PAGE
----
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					Mikhail Prokhorov promises to give away billions if he wins Russian
presidency

A billionaire Russian oligarch challenging Vladimir Putin for the
presidency in an election next month has promised to give away the bulk
of his estimated £11.5 billion fortune to charity if he wins.
Mikhail Prokhorov, a metals tycoon and Russia's third richest man, made
the pledge during a stormy televised debate with another presidential
contender late on Thursday night after being accused of effectively
robbing his way to wealth in the 1990s.

"I will sell everything, all my assets when I become president and donate
almost all of the money to charity," the 46-year-old businessman said.

The owner of large stakes in giant gold and aluminium companies as well
as the proprietor of an American basketball team, Mr Prokhorov said he
would keep one billion dollars, the equivalent of £640 million pounds, to
himself for personal expenses after life in the Kremlin.

"I will need something to live on," he said without apparent irony.

Mr Prokhorov's promise is something he is unlikely to be held to any time
soon however. One of five candidates vying for the presidency in a March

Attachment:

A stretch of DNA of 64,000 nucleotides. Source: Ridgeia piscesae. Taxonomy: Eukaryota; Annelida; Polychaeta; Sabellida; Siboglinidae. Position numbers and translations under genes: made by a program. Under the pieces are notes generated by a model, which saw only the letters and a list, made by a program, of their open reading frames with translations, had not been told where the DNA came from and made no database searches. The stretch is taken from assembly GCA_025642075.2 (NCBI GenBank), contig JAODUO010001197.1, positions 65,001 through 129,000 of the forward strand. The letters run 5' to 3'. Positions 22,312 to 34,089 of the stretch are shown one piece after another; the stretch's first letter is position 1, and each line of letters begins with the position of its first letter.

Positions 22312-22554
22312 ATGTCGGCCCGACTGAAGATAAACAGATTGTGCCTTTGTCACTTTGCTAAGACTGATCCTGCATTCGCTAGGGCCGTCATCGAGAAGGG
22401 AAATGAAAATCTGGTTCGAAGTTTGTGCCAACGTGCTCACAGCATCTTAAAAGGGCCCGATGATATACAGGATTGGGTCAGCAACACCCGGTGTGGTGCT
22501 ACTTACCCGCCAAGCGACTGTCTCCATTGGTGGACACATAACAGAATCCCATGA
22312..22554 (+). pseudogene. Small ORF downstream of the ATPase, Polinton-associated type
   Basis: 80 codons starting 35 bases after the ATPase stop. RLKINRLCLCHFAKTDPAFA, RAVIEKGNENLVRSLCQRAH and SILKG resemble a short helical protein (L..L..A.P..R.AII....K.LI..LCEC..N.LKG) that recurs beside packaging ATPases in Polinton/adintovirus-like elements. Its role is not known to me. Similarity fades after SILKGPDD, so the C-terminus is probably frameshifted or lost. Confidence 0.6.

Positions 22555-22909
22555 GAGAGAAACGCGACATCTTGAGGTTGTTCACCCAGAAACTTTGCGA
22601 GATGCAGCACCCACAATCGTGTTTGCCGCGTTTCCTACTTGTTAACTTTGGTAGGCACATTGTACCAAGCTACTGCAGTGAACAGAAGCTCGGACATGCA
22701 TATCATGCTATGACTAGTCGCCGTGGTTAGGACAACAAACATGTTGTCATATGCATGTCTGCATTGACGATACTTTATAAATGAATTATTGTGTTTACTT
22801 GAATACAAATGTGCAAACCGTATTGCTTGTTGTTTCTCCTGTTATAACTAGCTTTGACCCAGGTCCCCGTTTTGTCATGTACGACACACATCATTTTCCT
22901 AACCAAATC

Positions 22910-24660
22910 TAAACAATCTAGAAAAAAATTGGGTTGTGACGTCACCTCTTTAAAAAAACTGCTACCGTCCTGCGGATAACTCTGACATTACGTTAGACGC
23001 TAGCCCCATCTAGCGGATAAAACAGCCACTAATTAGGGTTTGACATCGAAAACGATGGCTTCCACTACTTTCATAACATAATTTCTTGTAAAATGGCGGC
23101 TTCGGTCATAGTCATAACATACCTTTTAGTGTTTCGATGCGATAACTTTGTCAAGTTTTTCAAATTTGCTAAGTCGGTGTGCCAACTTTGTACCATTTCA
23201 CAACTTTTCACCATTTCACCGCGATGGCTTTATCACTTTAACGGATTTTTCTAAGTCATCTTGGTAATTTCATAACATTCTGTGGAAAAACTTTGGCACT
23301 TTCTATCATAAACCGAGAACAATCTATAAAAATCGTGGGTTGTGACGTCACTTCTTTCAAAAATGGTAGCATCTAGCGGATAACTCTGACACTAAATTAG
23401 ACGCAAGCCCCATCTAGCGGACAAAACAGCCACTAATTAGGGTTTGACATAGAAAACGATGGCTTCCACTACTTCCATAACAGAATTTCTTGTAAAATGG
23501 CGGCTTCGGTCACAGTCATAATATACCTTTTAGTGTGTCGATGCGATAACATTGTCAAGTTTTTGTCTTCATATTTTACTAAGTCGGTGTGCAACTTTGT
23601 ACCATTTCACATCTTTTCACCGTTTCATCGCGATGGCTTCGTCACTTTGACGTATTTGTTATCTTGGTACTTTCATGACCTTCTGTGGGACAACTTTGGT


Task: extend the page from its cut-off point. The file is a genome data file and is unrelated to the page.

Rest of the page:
4 election expected to be easily won by Vladimir Putin, the prime
minister, the oligarch's popularity ratings remain in single digits for
now.
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The promise from the newest political figure to enter the tightly stage-
managed world of Russian politics in years came as the country's anti-
Kremlin opposition prepared to brave sub-zero temperatures for a major
protest in central Moscow on Saturday.

With the mercury hovering at around minus 20 degrees Celsius, organisers
have said they plan to gather up to 50,000 people for a march to a square
opposite the Kremlin where they intend to hold a brief meeting.

Although tens of thousands of people are expected to attend, albeit
briefly, there are signs that the crowd numbers will fall some way short
of two big protests in December which saw up to 80,000 people take to the
streets of Moscow.
The protesters' demands essentially remain the same: to cancel the
allegedly falsified results of a parliamentary election in December won
by Mr Putin's ruling United Russia party and to enact serious reform to
the country's authoritarian political system.

The marchers are also pressing for the Kremlin to release more than forty
people they consider political prisoners such as former oligarch Mikhail
Khodorkovsky who was jailed on fraud charges his supporters believe were
politically-motivated.

Mr Putin's supporters are organising their own rival rally in his support
on Saturday in another part of Moscow. The strongman Russian politician
has openly mocked the protesters while conceding that there is a need for
serious political change.

An opinion poll released on Friday by a state-run pollster showed he
would win 52 per cent of the vote if a presidential election was held now
negating the need for a run-off.

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